feeder that dined on meat, eggs, insects, and vegetation. Here, a giant rat
kangaroo devours emu eggs.
You would not want to have run into
a hungry giant goanna. For one thing, its kind was huge: experts have estimated
that the largest M. prisca for which
there is some fossil evidence was 23 feet long and weighed about 1,350 pounds.
That's about eight times the mass of the living Komodo dragon, which the
giant goanna may have resembled in basic ecology and behavior. Like the Komodo,
it may have lurked in undergrowth before ambushing prey—such as the
diprotodontid downed at a waterhole in this illustration—then ripped
apart its victim with its large, serrated teeth. (Its genus name means
In 1970, deep inside
Australia's Tea Tree Cave, a caver discovered a skull lying upside down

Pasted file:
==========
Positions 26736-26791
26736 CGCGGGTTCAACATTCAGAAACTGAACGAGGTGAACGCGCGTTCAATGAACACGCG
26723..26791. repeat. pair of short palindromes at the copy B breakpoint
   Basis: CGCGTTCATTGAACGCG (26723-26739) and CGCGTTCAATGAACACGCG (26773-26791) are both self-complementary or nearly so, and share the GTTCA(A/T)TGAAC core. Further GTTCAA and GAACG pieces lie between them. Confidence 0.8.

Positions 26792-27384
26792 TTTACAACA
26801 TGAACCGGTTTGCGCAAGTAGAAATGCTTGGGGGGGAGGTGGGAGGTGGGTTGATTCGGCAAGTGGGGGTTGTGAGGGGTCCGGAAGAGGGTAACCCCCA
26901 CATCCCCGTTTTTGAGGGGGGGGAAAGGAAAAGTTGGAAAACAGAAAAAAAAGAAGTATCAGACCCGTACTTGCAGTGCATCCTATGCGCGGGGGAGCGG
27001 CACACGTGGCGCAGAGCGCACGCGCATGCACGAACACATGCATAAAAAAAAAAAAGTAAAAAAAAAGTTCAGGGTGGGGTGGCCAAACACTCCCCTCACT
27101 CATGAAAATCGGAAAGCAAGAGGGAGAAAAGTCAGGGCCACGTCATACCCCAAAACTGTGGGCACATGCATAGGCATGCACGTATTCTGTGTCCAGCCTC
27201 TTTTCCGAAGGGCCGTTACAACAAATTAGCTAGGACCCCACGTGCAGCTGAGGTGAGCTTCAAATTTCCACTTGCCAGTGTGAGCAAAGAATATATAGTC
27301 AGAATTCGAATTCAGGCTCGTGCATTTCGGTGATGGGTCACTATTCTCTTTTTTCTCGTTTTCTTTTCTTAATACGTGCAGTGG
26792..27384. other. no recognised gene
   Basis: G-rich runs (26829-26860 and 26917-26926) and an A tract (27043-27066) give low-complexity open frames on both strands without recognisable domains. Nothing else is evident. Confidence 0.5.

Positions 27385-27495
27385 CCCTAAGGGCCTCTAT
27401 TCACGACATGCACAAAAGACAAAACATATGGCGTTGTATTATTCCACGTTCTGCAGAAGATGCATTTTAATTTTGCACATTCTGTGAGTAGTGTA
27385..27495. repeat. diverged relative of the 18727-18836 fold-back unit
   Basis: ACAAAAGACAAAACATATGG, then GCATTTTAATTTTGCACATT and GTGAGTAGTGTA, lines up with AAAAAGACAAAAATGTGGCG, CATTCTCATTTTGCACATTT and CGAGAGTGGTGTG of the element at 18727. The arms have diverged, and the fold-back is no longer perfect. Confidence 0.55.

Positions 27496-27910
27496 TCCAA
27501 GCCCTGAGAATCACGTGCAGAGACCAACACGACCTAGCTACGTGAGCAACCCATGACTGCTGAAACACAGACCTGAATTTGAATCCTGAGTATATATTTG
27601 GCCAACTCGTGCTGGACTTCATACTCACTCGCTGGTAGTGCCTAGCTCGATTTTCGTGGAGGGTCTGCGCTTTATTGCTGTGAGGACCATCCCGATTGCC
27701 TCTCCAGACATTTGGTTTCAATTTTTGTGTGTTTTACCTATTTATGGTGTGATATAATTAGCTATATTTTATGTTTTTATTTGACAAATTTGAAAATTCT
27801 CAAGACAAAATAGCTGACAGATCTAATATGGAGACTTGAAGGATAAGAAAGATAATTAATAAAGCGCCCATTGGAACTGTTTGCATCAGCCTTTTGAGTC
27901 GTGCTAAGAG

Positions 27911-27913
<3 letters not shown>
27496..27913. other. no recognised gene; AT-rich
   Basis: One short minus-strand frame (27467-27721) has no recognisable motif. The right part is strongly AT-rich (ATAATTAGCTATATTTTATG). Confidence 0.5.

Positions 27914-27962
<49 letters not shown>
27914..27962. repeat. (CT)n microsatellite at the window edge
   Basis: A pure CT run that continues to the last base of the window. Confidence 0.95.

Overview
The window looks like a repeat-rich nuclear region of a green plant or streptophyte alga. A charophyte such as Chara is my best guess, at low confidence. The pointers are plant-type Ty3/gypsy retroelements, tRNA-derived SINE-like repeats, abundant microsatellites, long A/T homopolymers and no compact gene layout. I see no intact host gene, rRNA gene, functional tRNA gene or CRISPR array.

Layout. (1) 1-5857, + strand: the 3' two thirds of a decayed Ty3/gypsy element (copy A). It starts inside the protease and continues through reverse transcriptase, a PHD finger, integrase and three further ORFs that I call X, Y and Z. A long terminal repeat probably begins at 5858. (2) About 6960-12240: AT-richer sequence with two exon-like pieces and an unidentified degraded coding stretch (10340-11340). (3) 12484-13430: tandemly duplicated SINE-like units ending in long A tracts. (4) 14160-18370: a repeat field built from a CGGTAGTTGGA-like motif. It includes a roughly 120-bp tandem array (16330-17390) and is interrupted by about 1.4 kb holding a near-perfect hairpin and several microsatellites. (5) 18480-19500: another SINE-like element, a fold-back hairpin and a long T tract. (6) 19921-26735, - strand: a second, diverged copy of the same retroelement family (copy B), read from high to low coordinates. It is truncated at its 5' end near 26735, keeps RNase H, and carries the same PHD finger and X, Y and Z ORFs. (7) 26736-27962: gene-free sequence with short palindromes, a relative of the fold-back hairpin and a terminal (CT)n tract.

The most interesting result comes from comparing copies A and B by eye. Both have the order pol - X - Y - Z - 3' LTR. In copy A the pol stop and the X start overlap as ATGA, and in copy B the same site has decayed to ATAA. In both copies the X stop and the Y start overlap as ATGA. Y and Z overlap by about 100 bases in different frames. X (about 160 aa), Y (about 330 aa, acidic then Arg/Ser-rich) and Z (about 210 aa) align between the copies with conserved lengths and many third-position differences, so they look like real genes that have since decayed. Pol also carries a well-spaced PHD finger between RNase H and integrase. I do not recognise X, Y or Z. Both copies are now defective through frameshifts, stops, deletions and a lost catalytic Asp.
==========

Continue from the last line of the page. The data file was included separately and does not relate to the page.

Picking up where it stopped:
on the cavern floor. It turned out to be from a large, previously unknown
crocodilian. The reptile resembled an extinct type of croc called a ziphodont,
whose snouts were both broad and deep. (The snouts of most of today's
crocs are broader than they are deep.) The caver's find was subsequently
named after the "quinkans," mythical humanoids of the Dreamtime,
the creation time in Aboriginal mythology. Growing to perhaps 10 feet in
length, the land-based quinkan was one of the largest carnivores of the Australian
Pleistocene and probably was capable, like the giant goanna, of taking down the
largest marsupials, including diprotodontids.
Giant Australian Python
The longest surviving snake in
Australia today is the carpet python, which grows to not much longer than 10
feet in length. The extinct giant Australian python, by contrast, was thought
to reach over 16 feet long. It is similar to other extinct giant boids from
Patagonia, Madagascar, and northern Africa, suggesting they all shared a common
ancestor when the southern continents were attached to one another in the
ancient supercontinent Gondwana. Much remains unknown about W.